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Cleaning up plastic waste by turning it into building materials




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If 27-year-old Nzambi Matee was to take something you don’t need in your house, she would go for your plastics. Not to dispose of them, but because she has a noble idea on making good use of them.

Ms Matee, a Bachelor of science in Physics graduate from JKUAT, and a material scientist, is the founder of G-Jenge Makers Ltd.
The aim of the Nairobi-based social enterprise, she explains, is to address the prevailing issues of plastic waste pollution.

She does this by recycling and upcycling waste plastic into strong and beautiful construction products such as paving bricks, paving tiles, hatch and manhole covers.

“We use polymers from plastics and rubber to make building products,” she says.

Through partnerships with skilled and unskilled youth and women’s groups, Ms Matee and her two co-founders are able to collect plastic waste from the community around Industrial Area and South B neighbourhoods.

Strength of materials
The co-founders are Ms Paula Aschenbrenner, an environmental physicist based in Germany and Ms Margret Matee, the board adviser.

The latter happens to be Nzambi’s mother, of whom the daughter says: “She brings on board 20 years of experience in business management”, to explain why she was brought on board.

Paving blocks made from plastic waste. They

Paving blocks made from plastic waste. They come in different beautiful designs. PHOOT| COURTESY

After collection, the plastic waste is sorted, cleaned and then crashed before being put into an extruder machine where the polymers are heated and combined with sand and a hardener in a process referred to as extrusion.

At the moment, G-Jenge Makers is producing paving blocks to prove the concept and strength of the materials. They are also producing bricks for affordable house construction.

She says: “After casting the columns, construction work becomes easy. Since bricks are already pre-moulded and pre-cast, it is only a matter of stacking them together using steel beams to reinforce them. This eliminates the need for mortar and makes the process less laborious.”

According Ms Matee, pre-casting allows the client to customise their houses to taste in terms of brick colour and shape, and even match the pavers.

Also, the resulting house is sturdy, less costly and consumes little time during construction, since no time is lost in mixing mortar and placing it between bricks. There is also no time needed for curing.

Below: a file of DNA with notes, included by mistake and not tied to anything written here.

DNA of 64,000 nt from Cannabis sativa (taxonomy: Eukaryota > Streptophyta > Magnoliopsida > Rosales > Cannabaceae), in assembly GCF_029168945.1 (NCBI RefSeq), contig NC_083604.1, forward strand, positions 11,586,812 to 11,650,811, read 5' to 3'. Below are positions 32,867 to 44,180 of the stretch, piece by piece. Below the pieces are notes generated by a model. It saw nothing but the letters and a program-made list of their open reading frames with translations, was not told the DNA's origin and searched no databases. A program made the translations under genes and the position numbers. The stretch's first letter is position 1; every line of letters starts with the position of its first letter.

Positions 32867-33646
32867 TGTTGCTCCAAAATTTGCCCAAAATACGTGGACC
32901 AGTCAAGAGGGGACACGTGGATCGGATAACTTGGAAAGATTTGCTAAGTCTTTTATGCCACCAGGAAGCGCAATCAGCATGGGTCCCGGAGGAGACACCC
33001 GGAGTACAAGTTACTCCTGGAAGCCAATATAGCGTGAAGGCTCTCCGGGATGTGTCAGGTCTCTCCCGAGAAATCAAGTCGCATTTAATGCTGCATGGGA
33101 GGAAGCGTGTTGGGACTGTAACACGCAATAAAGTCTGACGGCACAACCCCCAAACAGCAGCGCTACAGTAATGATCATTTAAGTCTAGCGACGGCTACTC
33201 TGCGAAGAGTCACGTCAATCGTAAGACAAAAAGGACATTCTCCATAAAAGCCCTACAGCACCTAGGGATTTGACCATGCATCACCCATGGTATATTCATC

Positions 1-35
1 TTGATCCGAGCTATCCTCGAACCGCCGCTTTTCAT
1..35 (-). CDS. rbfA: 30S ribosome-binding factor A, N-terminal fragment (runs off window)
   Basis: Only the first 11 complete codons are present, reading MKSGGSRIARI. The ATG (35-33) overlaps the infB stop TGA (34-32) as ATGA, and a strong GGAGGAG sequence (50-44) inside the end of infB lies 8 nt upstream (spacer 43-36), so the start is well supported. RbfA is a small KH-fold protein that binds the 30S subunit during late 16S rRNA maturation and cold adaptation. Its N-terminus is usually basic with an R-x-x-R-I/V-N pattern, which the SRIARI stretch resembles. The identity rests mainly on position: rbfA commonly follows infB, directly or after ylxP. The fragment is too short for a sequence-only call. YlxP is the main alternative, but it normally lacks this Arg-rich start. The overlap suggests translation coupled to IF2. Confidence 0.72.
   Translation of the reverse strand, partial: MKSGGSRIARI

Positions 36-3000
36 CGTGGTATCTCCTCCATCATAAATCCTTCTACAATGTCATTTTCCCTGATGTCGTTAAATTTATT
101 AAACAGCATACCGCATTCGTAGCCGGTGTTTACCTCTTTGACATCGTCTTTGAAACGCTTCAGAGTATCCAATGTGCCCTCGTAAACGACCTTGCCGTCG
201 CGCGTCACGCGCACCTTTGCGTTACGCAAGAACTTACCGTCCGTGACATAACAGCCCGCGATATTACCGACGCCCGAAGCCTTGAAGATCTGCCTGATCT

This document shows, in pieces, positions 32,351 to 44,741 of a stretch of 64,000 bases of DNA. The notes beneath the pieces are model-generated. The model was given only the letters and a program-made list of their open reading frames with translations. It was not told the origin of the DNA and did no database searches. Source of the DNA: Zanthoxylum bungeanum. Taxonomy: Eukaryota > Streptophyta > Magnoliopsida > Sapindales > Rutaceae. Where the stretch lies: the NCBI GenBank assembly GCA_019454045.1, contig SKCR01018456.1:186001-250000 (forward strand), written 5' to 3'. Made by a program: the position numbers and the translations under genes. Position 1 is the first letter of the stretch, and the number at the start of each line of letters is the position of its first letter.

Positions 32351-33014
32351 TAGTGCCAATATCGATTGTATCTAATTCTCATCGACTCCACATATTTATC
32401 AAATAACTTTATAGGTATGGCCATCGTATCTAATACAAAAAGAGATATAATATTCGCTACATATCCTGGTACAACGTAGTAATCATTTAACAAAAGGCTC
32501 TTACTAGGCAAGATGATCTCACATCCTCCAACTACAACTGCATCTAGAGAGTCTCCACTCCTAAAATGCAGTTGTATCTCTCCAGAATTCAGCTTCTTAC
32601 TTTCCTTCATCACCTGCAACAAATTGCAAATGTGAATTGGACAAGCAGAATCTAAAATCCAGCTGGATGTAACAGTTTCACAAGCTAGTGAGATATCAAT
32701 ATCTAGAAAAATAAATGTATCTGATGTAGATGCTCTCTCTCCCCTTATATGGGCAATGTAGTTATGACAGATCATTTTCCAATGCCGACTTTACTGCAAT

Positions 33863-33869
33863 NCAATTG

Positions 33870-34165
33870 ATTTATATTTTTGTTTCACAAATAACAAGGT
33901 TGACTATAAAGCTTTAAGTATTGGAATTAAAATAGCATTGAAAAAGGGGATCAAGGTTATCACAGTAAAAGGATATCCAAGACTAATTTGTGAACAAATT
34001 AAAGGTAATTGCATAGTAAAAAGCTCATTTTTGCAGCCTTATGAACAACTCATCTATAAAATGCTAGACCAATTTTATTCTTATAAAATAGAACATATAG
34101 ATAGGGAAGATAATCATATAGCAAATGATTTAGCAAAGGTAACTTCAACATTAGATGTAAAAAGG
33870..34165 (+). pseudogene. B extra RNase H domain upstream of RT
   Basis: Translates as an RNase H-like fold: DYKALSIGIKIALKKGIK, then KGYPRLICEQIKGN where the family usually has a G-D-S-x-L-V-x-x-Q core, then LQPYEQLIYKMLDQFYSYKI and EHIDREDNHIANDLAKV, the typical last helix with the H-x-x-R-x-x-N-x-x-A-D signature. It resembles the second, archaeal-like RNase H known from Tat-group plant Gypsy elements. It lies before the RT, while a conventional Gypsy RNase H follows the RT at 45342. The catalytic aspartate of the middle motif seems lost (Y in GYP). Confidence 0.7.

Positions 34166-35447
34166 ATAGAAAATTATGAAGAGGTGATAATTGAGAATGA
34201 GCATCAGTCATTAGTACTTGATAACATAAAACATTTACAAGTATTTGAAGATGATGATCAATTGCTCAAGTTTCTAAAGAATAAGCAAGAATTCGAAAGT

All these efforts lead to a reduction in time and construction cost. “If all goes according to plan, we expect to build a two-bedroom house in one month, at a cost of Sh800,000,” Ms Matee says.

Kenyans are not known to embrace alternative methods of construction, afraid that they could be inferior to conventional methods that they are familiar with. This explains why Portland concrete (cement-based concrete) has dominated at the expense of polymer concrete (a type of concrete that uses polymers to replace lime-type cements as a binder), despite the latter penetrating other countries.

Ms Matee is banking on the renewed commitment to affordable housing to push the idea through the market.


“The concept and science behind making buildings and reinforcing them with polymer is as old as time. A good example is the Colosseum, an oval amphitheatre in the heart of Rome, Italy. It is the largest amphitheatre ever built and now a heritage building,” says Ms Matee says.

Its builders used cement concrete and reinforced that with polymer, she adds.

Nzambi Matee, founder G-Jenge

Nzambi Matee, founder G-Jenge. PHOTO| COURTESY
Most people favour Portland cement concrete because of its arguably adhesive nature and the strength when it comes to binding the sand and the ballast, but Ms Matee says polymer concrete is even stronger and less brittle.

“If you were to hit a building constructed using Portland concrete with a wrecking ball, it would shutter almost immediately. However, a house built with polymer-based concrete will behave like a plastic, bending for a long time before shuttering,” she says.

“I consider myself a futurist”, Ms Matee says, and adds: